And so it was! It proved more than a singalong – though there was opportunity for everyone to join in the singing of 18 favourite songs from the 10 musicals co-written by ‘the two Johns’. They were also treated to insights into how the songs were written, including excerpts from some of the versions which failed to make it into production.
A highlight of the afternoon was the reappearance of the original charlady from Take-Over Bid, the now-retired Lieut-Colonel Glenys Heins, who sang ‘Army Cup of Tea’ in her inimitable fashion. As ever, her ad-libs brought the house down.
‘This is what retirement does for you, mate!’ she told the General, gesturing to her charlady’s mop and bucket. ‘It was the only job I could get!’ And turning to the General-to-be, she said, ‘I hope you’re going to do something for us retireds!’
The afternoon included warm tributes from the General and General-elect to their respective wives, who had been involved in the musical productions in so many ways, and to Commissioner Denis Hunter – present in the meeting – who, as the British Territory’s National Youth Secretary, commissioned the then captains to write the first musical. ‘Without him,’ said the General, ‘none of this would have happened.’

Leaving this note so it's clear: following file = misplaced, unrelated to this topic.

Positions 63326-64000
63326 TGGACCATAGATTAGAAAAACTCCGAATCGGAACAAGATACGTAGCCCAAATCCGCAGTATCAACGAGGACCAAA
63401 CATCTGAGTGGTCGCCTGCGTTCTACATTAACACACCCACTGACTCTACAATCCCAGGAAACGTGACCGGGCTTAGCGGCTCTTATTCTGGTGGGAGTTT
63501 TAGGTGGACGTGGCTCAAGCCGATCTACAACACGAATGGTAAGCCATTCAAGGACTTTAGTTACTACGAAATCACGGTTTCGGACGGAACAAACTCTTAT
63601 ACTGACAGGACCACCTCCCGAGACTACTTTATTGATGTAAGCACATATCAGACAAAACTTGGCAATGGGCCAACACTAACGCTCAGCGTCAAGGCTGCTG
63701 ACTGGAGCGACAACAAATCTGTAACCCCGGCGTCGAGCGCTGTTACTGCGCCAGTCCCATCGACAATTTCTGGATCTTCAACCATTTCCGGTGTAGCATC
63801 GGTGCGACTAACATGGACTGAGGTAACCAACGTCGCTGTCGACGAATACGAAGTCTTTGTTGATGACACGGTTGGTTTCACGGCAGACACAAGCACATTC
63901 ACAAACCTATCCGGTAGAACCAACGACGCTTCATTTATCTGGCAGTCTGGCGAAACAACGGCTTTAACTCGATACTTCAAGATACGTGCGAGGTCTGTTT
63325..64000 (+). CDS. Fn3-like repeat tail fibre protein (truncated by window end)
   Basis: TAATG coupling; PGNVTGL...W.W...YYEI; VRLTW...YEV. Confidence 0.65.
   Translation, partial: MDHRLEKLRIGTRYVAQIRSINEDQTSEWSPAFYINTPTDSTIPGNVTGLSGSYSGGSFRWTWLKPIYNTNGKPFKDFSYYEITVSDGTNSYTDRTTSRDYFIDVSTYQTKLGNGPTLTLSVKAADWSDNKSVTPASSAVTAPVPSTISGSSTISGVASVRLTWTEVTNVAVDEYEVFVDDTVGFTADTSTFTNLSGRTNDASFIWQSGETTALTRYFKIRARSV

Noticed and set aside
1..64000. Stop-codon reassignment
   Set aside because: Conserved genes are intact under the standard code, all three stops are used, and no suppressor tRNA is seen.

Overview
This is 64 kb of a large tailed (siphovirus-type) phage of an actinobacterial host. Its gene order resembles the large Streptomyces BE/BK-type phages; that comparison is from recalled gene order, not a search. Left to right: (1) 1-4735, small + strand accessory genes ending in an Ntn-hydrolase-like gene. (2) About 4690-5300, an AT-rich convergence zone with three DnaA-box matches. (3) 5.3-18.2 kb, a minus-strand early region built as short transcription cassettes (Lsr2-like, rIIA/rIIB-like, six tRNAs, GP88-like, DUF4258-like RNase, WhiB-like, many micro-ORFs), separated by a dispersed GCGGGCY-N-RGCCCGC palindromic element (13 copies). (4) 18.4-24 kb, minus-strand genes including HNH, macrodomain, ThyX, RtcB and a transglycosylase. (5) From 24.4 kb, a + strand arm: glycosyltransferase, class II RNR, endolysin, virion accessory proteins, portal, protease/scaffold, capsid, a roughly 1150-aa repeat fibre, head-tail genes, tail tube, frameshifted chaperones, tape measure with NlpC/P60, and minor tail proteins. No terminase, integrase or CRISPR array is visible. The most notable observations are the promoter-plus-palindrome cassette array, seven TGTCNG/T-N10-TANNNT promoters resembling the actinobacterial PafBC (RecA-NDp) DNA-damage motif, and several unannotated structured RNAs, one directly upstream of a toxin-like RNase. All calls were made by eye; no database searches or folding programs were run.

Making valuable contributions to the afternoon’s performance, to either side of the stage, were a showband and a six-strong team of dancers, skilfully choreographed by Keith Turton (UK THQ).
The final meeting of the day centred on the retirement of the Gowans – marked by the presentation to them of retirement certificates signed in his capacity as Chief of the Staff by the General-elect.
‘How does The Salvation Army thank you for 95 years' joint service?’ he asked the international leaders. ‘With a certificate – exactly the same certificate as given to every retiring officer. But that’s how you would want it.
‘It doesn’t tell the whole story, of course,’ he went on. ‘It does not tell of your pilgrimage, of your achievements, of your influence on countless people around the world. That is recorded in Heaven, in the Book of Life. This is merely a token.’